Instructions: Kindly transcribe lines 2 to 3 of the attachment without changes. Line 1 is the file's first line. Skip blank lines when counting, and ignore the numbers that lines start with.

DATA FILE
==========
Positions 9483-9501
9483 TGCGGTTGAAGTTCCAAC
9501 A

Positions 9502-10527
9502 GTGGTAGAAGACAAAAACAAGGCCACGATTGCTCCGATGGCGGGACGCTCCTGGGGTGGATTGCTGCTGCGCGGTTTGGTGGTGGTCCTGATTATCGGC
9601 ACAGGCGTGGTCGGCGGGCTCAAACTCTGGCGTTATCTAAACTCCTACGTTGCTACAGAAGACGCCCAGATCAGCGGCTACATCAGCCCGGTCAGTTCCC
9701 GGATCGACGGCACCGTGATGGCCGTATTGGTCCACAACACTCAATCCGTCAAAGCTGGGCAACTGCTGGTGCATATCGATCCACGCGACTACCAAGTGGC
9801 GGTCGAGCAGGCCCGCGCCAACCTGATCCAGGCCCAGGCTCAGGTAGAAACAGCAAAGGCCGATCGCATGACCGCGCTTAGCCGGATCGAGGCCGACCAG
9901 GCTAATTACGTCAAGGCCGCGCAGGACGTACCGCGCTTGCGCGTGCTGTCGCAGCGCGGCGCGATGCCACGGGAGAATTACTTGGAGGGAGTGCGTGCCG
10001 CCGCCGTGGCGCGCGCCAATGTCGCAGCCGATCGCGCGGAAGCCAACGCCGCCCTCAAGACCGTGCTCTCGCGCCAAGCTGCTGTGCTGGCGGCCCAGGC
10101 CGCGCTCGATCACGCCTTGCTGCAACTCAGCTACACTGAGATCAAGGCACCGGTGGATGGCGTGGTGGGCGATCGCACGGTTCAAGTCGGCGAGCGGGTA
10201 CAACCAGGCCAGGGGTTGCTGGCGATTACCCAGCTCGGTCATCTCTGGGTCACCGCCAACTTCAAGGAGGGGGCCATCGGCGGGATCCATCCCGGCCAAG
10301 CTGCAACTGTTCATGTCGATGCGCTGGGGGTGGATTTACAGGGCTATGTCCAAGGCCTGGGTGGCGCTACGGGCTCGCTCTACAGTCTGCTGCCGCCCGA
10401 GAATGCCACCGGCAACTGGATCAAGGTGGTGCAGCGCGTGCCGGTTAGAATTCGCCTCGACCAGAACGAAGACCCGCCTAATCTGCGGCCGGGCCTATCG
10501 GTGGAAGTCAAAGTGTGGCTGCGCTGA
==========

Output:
9483 TGCGGTTGAAGTTCCAAC
9501 A